According to the Pilgrim’s Office statistics, more than 300,000 people traveled to the Routes of Santiago de Compostela in 2018 for reasons ranging from personal growth to spiritual reasons, not to mention those who do it solely for leisure or as a sports challenge.
However, some people go further and ask themselves: Do the Routes of Santiago de Compostela have benefits for psychological well-being and mental health? This is the question that a group of researchers, from different centers and universities, has made through a study they have called Proyecto Ultreya.
The objective of the study (first one done on this subject) is to evaluate the psychological effects that occur in the pilgrims who make the Routes of Santiago de Compostela Dr. Albert Feliu, a researcher at the Fundació Sant Joan de Déu and one of this study’s promoters, explains exclusively to Viajes National Geographic that:
The project was born thanks to “the initiative and concerns of a group of researchers and health professionals that, knowing the innumerable testimonies about the positive effects of the pilgrimage to Santiago, we asked ourselves if it would be possible to know scientifically the psychological effects associated with the pilgrimage.” As Feliu points out, “many people, who have made the Routes of Santiago de Compostela, upon returning home, explain that it was a life-changing experience and we want to find out if there is a significant change in psychological aspects relevant to health.”
Is it a sporting challenge, a religious path, or a mental therapy?
- Stop to observe
This project particularity is the relation between the supposed psychological benefits that the pilgrimage causes a person and the concept of mindfulness, which means if the journey can be considered a meditative practice that means paying attention intentionally to the present moment learning to live with difficulties and to feel connected with the other without judging. According to Albert Feliu, “throughout the pilgrimage, many opportunities are generated to be silent and observe what is happening in the present as a hay green field waving after reaching a small peak or the forest smell after the rain. You don’t have anything else to do than walk, stop, and observe. “
- Very significant changes
With this study, researchers want to evaluate the effects of the Santiago pilgrimage on aspects such as depressive symptomatology, stress or happiness, both in the short term (at the end of the routes) and in the medium-long term (three months after having finished it). The provisional results indicate that the pilgrimage seems to be associated with very relevant changes, especially in the short term, in mental health measures evaluated as stress and depressive symptomatology with reductions of between 20 and 50%.
- A cure for anxiety
Other aspects that clearly improve are the perception of happiness, satisfaction with life, and mindfulness. In addition, although the effects of the routes on mental health seem to be diluted with time, in the evaluation three months after the pilgrimage ends, the psychological benefits would still be significant. Particularly noteworthy is the anxious symptomatology, which on average would be 20% better than before starting the routes.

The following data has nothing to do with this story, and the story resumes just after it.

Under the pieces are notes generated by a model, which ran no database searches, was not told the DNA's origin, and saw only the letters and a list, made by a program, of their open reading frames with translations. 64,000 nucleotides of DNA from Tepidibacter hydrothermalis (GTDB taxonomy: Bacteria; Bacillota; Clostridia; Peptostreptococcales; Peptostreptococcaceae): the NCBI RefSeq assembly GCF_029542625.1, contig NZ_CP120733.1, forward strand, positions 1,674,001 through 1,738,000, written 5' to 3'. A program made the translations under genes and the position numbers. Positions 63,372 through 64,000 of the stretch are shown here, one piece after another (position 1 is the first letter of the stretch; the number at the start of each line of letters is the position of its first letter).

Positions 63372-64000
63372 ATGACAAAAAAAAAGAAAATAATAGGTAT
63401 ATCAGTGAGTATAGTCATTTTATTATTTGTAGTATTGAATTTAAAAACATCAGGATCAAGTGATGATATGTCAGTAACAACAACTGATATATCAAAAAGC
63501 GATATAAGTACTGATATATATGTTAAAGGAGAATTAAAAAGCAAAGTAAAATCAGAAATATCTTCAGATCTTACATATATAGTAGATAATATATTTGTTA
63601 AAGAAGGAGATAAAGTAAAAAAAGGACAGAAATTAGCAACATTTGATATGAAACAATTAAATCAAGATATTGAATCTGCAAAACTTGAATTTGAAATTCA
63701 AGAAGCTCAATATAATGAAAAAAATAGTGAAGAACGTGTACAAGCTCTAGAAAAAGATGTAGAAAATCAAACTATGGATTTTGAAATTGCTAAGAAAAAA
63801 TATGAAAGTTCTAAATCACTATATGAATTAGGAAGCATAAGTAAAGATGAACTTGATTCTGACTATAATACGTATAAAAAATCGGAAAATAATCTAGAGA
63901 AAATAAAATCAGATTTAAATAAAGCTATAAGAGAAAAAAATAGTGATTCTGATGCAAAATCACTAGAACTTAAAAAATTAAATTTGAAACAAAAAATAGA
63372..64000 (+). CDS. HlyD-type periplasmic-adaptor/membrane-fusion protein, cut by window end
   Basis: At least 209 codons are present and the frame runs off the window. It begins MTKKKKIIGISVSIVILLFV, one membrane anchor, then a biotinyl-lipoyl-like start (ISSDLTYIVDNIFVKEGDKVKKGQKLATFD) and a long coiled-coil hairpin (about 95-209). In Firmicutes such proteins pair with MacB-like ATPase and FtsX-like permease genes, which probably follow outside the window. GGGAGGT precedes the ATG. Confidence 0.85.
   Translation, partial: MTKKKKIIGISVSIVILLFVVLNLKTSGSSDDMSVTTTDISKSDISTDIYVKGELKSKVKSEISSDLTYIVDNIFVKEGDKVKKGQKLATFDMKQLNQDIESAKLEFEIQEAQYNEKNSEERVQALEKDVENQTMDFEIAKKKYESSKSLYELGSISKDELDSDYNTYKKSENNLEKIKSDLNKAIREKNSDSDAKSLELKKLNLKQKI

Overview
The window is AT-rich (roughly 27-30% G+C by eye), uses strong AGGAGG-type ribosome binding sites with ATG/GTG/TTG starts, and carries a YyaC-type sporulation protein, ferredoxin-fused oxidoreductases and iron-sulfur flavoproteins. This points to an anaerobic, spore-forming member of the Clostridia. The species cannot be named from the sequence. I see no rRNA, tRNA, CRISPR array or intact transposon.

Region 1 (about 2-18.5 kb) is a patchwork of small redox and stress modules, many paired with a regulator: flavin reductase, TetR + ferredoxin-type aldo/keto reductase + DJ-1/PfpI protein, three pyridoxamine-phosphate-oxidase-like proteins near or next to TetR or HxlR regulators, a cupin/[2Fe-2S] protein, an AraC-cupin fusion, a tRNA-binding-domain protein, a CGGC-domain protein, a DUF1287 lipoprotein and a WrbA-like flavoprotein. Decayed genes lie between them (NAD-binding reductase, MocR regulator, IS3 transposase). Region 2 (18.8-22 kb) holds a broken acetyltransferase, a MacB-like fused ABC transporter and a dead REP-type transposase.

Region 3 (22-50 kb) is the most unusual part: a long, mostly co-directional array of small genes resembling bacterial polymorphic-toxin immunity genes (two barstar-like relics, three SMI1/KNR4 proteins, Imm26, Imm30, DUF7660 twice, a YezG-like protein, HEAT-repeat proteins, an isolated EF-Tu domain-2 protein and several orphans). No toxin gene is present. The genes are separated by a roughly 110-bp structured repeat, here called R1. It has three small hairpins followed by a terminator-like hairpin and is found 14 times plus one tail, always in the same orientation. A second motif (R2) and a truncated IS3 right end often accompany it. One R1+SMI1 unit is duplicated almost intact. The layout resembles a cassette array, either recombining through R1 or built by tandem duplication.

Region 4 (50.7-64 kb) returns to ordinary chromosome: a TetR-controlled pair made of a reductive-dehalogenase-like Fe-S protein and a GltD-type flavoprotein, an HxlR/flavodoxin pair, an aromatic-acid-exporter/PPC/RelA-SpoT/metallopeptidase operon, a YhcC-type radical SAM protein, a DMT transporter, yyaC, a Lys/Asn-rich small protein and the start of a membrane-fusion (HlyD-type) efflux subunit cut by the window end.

THE EFFECTS THAT PRODUCE A “NORMAL” HOLIDAYS
As part of the study, its promoters also want to know if the mental health beneficial effects of the Routes of Santiago de Compostela entails are the same that can occur in people who go on holidays that have nothing to do with the Santiago pilgrimage. Through another associated project called Proyecto Vacaciones, the researchers are collecting data on people who take vacations whether they are active, such as hiking or cycling, or passive, such as staying at home or taking a trip to the Caribbean with an all-inclusive holiday plan. The objective: to find out if the psychological changes are similar or not to those observed after performing the Routes.
According to Albert Feliu, “although the natural therapeutic effect of the holidays seems undeniable, we suspect that the pilgrimage can be associated with greater effects at mental health level than simply having a few days off from work.”
In this sense, the researchers believe that the combination of physical exercise in a natural context, an experience close to meditative withdrawal or forming part of a collective would seem, a priori, constitute a “package” of different processes and potentially with a more significant impact on health than most “packages” or tourist options.
This study is still underway and to participate on it, it is necessary to complete some online forms where participants must answer a series of questions before, after doing the Routes and three months after having finished it, to see if the effects last in time.
The project will remain in operation for the rest of the year and, according to its creators, most likely also during 2020 before concluding the participation period on the study.
Travelers who are thinking of undertaking the Routes of Santiago de Compostela in the coming months have the opportunity to be part of this pioneering research to determine the possible beneficial effects that mental health has on one of the most famous pilgrimages in the world.
As Feliu points out, “the preliminary results are promising, but there are still many unknowns to answer about the extent to which the Path is or not a therapeutic experience.” Moreover, he finishes, “who knows if, in a few years, health professionals could come to prescribe the Routes of Santiago de Compostela for some of his patients.”